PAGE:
Tree tales, muted colors, birds, and musings

“New Year’s” never has been that meaningful to me, coming as it does in the middle of the year’s school activity. It would seem more intuitively meaningful if it happened in the spring. But this year’s ending finds me noting some new things sprouting up even in the bleak...

A Wing in the Door

A Wing in the Door by Peri Phillips McQuay is by turns a beautiful and a frustrating book. It narrates the fate of a female red-tailed hawk taken illegally by a would-be falconer from her nest when only a month old. The hawk — named Merak — is confiscated...

Christmas Eve hawking and walking

We went for a walk on Christmas Eve morning. On the way to the trail, we saw this guy hunting for his breakfast. He posed for us in a variety of postures. He looks chilly with his feathers all fluffed, doesn’t he? He changed branches after studying us coldly...

The Messiah

Last year, I wrote a post about the reasons I love Handel’s Messiah. It’s one of the posts that was lost when I switched hosts. But again I’m thinking of this sublime weaving of art and truth, delighting in it in my kitchen, in my car, and with my...

Outliers

My pastor mentioned Outliers in a Sunday school class. He’d read part of it, and it sounded interesting. I picked up a copy at the library to read, but I wasn’t expecting it to provoke so much thought or to have such an impact. It’s really given me a...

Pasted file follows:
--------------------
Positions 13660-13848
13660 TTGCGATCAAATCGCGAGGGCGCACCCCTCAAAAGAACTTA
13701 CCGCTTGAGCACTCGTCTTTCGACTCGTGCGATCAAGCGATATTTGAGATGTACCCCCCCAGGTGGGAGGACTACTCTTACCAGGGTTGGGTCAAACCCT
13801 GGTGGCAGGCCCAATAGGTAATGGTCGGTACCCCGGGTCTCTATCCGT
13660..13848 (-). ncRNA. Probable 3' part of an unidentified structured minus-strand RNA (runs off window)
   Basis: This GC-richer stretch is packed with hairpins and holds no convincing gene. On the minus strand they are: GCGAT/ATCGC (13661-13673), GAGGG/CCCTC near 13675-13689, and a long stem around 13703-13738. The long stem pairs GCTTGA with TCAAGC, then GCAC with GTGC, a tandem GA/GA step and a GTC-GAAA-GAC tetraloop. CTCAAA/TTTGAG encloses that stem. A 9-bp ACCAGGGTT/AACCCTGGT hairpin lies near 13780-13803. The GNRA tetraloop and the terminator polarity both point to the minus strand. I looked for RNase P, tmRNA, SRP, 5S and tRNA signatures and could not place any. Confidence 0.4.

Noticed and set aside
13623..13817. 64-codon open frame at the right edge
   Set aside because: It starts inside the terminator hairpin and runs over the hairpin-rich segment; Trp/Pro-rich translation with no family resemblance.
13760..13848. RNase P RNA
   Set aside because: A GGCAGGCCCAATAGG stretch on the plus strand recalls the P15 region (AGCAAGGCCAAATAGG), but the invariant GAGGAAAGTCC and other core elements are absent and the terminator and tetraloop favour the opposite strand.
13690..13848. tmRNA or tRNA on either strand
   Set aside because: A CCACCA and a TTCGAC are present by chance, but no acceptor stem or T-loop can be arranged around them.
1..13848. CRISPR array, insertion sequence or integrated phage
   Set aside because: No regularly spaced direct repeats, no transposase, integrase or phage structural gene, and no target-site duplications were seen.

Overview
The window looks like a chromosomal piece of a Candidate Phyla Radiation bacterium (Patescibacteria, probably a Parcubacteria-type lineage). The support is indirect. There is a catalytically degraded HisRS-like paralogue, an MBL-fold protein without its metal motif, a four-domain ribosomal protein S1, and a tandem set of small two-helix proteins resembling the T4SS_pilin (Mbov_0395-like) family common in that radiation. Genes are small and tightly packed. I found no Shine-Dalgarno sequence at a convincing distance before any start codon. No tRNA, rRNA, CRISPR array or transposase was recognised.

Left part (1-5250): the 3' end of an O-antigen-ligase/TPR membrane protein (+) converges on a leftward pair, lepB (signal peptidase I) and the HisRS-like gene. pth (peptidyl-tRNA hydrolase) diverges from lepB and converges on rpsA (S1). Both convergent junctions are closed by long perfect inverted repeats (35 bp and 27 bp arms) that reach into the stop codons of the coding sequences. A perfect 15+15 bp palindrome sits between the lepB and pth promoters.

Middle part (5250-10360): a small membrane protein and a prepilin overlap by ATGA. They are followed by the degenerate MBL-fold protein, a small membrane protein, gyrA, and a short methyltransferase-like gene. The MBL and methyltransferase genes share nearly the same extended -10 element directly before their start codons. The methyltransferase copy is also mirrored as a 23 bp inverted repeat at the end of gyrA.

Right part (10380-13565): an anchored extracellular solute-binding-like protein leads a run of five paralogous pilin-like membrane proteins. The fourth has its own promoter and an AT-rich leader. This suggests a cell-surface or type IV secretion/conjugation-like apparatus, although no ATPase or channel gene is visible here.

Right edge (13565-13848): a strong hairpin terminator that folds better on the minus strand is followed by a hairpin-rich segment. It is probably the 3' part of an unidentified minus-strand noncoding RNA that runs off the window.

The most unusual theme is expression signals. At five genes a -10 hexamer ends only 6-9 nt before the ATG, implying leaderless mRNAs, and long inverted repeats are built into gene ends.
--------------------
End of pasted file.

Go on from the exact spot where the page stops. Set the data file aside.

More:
I Saw Three Ships

The girls and I read Elizabeth Goudge’s I Saw Three Ships last year for Christmas, but it didn’t wow any of us. In fact, none of us even remembered it. This year was different. It’s a short chapter book, and we read through it in a more concentrated way...

Literacy and empathy

When we talk about the death of the novel, what we are really talking about is the possibility that empathy, however minimal, would no longer be attainable by those for whom the novel has died. If the novel has died for the bureaucrats who run our country, then they...

Rufous Redtail

I read this book when I was around 10, and I’ve always remembered it as one of the best. I didn’t remember all the details, but I remembered some of them. Mostly I remembered it as a book that had a strong impact, opening my eyes to new knowledge...

The Lost Art of Reading

David Ulin’s Lost Art of Reading has been a thought-provoking little book. Described as a “ruminative essay,” this compact reflection on the distinctiveness of reading, and its role in an increasingly networked information age, doesn’t really make an argument against technology or predict the death of reading. But it...

Bursting with God-news

Upon entering, Gabriel greeted her: “Good morning! You’re beautiful with God’s beauty, Beautiful inside and out! God be with you.” (Luke 1:28, The Message) This afternoon I heard the song “Breath of Heaven” on the way home from the grocery store. It’s a song I’ve always assumed I liked,...